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The Metropolitan Edison Company, the utility that owns the Three Mile Island nuclear-power plant near Harrisburg, Pa., has been getting some fallout from school boards in the area.

The Northern Lebanon Board of Education has voted to not pay its March electric bill until the company improves its efforts to clean up radioactive waste at the crippled nuclear plant. The plant has been shut down since March 1979, when a malfunction in a reactor resulted in a massive leak of radioactive materials.

The 8-1 decision came in response to a request from the school board in neighboring South Middletown that all 62 school districts served by Metropolitan Edison withhold their March payments to protest what they believe to be inadequate clean-up efforts and unjustified rate hikes.

"It is now certain that the clean-up of Three Mile Island and continued rate increases will be the financial responsibility of the customers served by Metropolitan Edison," said the letter from the South Middletown board to other school boards in the vicinity.

The Northern Lebanon board said it will refuse to pay its March bill "until such time as quick and effective action is taken to remedy the conditions at Three Mile Island, both physical and financial."

Insurance representatives for the Faixfax County, Va. schools have filed a $6-million civil suit against three former students who were convicted in 1979 of setting fire to a county school building.

The legal action on behalf of the school board represents one of the more unusual examples of insurance companies' increasingly frequent attempts to recover money lost as a result of school vandalism, according to Michael L. Davis, the lawyer representing the school district's insurers.

Under Virginia law, Mr. Davis explained, the school district's four insurance representatives have the right to sue the young men for damages on behalf of the school district without the county school board's endorsement. Fairfax County school officials confirmed that they had no plans to sue the former students on their own, and added that the matter was totally up to the insurance companies.

Mr. Davis said that the 1979 school blaze caused $2.7 million in damages. "This case is a bit unusual because it's quite difficult to recover an amount like that in a civil suit when the defendants are all in their early 20's," he explained. "A judgment in our favor, however, would stand for 20 years under Virginia law, and there's always the chance that we might be able to recover something within that time."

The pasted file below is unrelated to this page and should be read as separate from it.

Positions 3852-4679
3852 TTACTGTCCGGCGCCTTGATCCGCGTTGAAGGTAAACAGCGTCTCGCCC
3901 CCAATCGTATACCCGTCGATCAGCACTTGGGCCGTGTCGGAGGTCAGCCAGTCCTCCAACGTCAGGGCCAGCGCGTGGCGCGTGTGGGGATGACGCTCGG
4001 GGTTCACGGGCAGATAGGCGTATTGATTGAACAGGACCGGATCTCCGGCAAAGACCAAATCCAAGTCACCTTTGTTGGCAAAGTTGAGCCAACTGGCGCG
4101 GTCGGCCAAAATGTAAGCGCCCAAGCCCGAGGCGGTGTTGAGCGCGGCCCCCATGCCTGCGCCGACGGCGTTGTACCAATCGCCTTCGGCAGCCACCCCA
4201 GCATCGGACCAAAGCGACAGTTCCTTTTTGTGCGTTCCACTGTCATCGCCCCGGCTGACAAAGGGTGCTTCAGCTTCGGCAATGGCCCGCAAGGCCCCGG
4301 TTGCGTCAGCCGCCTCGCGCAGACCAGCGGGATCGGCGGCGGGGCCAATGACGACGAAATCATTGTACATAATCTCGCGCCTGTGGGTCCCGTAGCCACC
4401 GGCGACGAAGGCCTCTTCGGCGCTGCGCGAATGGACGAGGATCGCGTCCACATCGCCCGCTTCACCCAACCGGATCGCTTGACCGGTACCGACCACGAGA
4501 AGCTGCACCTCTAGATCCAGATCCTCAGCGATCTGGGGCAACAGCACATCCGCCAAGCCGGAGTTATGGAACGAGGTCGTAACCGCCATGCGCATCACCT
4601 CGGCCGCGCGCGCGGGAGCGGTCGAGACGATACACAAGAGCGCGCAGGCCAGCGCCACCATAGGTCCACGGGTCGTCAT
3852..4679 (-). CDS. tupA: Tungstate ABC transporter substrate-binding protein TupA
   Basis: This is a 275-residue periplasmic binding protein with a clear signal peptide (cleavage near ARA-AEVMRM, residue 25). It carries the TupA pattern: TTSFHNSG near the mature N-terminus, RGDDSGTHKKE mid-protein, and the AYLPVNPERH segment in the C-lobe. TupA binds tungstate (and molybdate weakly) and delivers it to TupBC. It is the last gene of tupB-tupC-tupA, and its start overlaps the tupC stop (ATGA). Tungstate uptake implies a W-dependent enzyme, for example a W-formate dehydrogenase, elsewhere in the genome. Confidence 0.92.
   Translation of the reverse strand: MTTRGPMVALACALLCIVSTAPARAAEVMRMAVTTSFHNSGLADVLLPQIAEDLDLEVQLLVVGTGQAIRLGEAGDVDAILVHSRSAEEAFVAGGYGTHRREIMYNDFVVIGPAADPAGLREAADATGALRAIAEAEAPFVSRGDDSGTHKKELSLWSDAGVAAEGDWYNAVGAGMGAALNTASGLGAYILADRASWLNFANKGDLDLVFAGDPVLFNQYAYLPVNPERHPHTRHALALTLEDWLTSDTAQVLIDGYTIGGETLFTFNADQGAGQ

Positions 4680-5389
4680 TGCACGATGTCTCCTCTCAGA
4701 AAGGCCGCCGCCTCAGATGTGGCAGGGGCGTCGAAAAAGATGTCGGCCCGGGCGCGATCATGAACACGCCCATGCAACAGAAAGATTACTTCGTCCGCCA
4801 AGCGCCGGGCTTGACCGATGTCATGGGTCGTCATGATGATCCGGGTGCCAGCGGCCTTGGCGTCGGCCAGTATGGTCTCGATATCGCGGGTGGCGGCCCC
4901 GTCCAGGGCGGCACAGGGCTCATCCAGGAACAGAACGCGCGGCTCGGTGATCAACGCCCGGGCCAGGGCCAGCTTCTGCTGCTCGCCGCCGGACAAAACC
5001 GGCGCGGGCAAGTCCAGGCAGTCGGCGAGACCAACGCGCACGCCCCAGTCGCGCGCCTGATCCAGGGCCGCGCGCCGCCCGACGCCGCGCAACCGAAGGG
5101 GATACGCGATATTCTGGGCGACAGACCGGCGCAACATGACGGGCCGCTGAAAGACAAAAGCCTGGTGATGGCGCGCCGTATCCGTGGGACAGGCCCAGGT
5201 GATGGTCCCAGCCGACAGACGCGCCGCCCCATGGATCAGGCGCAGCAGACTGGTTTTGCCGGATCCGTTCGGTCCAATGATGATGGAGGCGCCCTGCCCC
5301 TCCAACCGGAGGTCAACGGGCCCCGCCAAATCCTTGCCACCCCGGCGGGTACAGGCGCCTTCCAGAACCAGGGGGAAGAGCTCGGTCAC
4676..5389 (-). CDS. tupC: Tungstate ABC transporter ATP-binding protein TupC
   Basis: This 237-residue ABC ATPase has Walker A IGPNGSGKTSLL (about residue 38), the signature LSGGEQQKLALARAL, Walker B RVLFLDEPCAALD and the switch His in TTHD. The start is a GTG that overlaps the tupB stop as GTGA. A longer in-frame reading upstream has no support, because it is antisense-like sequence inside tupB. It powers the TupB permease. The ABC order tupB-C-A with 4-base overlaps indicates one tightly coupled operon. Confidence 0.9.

Mr. Davis said that he expected the case to be heard in Fairfax County Circuit Court sometime next year.

National publicity notwithstanding, the parents who object to the assignment of Studs Terkel's book Working to a high-school English class in Girard, Pa., do not want the book banned, one of the parents said last week.

The parents, said Linda M. Burns, "want the school board to decide that if a book is required and is offensive--especially if the parents complain--students should have an alternative." Mrs. Burns, who has a son in the English class for vocational-education seniors, said it would be "fine" to continue teaching the book to other students.

Although the Girard school board had been expected to make a decision last week, the parents asked that it be delayed until the parents and the board could meet again. "The parents feel this has been publicized too much. We wanted time for things to settle down," said Mrs. Burns.

Alice Fulgenzio, president of the school board, agreed that the matter had been "pushed all out of proportion" and said that the board will meet with the parents at a later time. In the meantime, she added, "we have other things to do, like looking for a superintendent."

But Mrs. Fulgenzio said that she expected that when "there's a problem with sensitivity, the school board will probably encourage alternative assignments."

"There's no question of banning," she added.

As for Mr. Terkel's well-publicized visit to Girard several weeks ago, Mrs. Burns believes that he may have "won over a lot of students" who were not assigned the book in the first place, but he had "no influence on my opinion or on the other parents" who are opposed to the book.

Working, a collection of interviews with working people, is "blasphemous, it includes objectionable words and explicit sex scenes, it is offensive to Catholics, and the book itself is mostly negative," Mrs. Burns said.

"There are only a couple of stories where people are happy in their jobs," she added, "and I can't see the value of teaching that to students in vocational education."

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